(CNSNews.com) – “The detonation of an improvised nuclear device would produce intense heat, resulting in many patients with severe burns,” says a September 30 news release from the Department of Health and Human Services.
The announcement says HHS has contracted for the development of “four novel products to treat severe thermal burns.”
The four treatments — one commercially available right now and three in development — “will be added to the Strategic National Stockpile (SNS) or managed by vendors to help protect people from burn injuries resulting from radiological and nuclear threats,” HHS said. Continue reading
U.S. intelligence agencies and the Department of Health and Human Services investigated the software used by Obamacare computer networks but did not discover malicious code from Belarus, the HHS’ top information official said on Monday.
“Yes we have done a thorough review and we have worked with the intelligence community on that,” said Kevin Charest, HHS chief information security officer.
Charest, speaking to reporters following a recent cyber attack drill held by HHS and several healthcare companies, also said the department has urged the millions of new subscribers to Obamacare to change passwords to avoid losing personal data to the Heartbleed security software vulnerability. Continue reading
Belarus is a puppet regime of Russia, today’s neo-Soviet Union. Cyber attack units and other state-sponsored units of terrorism are outsourced here (among other neighboring countries), in order to keep blame off the Soviet regime. As we see from a previous post, nuclear weapons might get the green light to be stored there, as in the past. One can only wonder why Belerusians were sourced in the development of ACA software. They might have planted an ability to shut down hospitals in the futue.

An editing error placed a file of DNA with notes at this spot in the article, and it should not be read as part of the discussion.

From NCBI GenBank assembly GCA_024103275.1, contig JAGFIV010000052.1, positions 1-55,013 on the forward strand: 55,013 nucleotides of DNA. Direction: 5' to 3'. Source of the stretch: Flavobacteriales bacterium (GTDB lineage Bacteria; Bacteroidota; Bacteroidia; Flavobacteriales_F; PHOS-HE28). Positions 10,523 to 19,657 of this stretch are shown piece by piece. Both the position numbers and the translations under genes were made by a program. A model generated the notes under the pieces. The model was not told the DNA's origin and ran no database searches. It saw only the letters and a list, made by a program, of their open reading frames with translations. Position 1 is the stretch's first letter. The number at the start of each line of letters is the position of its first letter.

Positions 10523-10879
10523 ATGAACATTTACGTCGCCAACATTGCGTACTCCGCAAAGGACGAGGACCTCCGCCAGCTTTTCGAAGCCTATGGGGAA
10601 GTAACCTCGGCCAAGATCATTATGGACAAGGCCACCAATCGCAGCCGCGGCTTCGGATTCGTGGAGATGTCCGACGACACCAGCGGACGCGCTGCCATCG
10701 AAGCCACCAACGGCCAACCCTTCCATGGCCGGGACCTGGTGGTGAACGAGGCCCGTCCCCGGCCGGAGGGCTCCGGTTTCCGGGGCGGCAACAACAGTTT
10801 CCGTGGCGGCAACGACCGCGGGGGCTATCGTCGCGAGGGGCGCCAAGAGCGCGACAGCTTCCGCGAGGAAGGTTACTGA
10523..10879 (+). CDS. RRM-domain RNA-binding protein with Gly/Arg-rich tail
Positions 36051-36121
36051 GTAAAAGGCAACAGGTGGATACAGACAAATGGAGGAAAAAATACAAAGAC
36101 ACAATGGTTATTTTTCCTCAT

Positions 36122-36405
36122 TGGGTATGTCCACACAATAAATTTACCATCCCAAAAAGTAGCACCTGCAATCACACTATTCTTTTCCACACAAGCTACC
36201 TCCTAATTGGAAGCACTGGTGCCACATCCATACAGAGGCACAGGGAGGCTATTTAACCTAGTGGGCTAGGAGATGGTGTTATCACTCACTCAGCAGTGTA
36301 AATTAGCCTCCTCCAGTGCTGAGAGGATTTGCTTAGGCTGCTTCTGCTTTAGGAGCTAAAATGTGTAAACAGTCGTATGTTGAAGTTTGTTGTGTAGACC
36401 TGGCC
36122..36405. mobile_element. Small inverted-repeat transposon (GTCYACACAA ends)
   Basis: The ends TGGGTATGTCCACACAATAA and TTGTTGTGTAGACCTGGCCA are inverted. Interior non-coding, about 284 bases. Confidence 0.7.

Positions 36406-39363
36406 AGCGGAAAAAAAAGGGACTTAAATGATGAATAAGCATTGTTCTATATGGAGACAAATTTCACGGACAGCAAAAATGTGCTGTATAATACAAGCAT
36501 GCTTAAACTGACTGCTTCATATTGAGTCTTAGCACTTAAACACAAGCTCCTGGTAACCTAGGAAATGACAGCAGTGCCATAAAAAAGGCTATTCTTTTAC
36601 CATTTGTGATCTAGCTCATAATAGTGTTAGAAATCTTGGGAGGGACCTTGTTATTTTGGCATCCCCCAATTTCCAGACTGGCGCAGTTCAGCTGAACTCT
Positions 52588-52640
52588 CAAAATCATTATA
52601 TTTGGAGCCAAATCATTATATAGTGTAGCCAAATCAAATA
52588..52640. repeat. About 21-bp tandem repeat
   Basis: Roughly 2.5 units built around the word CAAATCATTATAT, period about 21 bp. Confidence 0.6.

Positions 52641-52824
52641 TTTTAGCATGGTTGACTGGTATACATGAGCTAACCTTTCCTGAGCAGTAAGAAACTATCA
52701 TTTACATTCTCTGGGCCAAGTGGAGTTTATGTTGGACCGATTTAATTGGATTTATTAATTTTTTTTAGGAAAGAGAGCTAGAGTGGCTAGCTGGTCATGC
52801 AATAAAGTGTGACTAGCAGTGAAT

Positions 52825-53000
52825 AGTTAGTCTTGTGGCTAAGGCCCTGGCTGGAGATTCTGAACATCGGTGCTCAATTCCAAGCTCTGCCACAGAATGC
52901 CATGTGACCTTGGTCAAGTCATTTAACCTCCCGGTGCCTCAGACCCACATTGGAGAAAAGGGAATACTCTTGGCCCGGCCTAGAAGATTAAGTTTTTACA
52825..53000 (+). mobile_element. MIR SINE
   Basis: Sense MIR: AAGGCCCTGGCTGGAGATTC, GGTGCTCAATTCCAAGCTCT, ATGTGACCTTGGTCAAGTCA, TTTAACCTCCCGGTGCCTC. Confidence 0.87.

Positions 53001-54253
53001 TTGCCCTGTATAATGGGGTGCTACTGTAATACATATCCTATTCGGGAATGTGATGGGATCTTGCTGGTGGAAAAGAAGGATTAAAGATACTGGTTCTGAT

U.S. intelligence agencies last week urged the Obama administration to check its new healthcare network for malicious software after learning that developers linked to the Belarus government helped produce the website, raising fresh concerns that private data posted by millions of Americans will be compromised.
The intelligence agencies notified the Department of Health and Human Services, the agency in charge of the Healthcare.gov network, about their concerns last week. Specifically, officials warned that programmers in Belarus, a former Soviet republic closely allied with Russia, were suspected of inserting malicious code that could be used for cyber attacks, according to U.S. officials familiar with the concerns.
The software links the millions of Americans who signed up for Obamacare to the federal government and more than 300 medical institutions and healthcare providers.
“The U.S. Affordable Care Act software was written in part in Belarus by software developers under state control, and that makes the software a potential target for cyber attacks,” one official said. Continue reading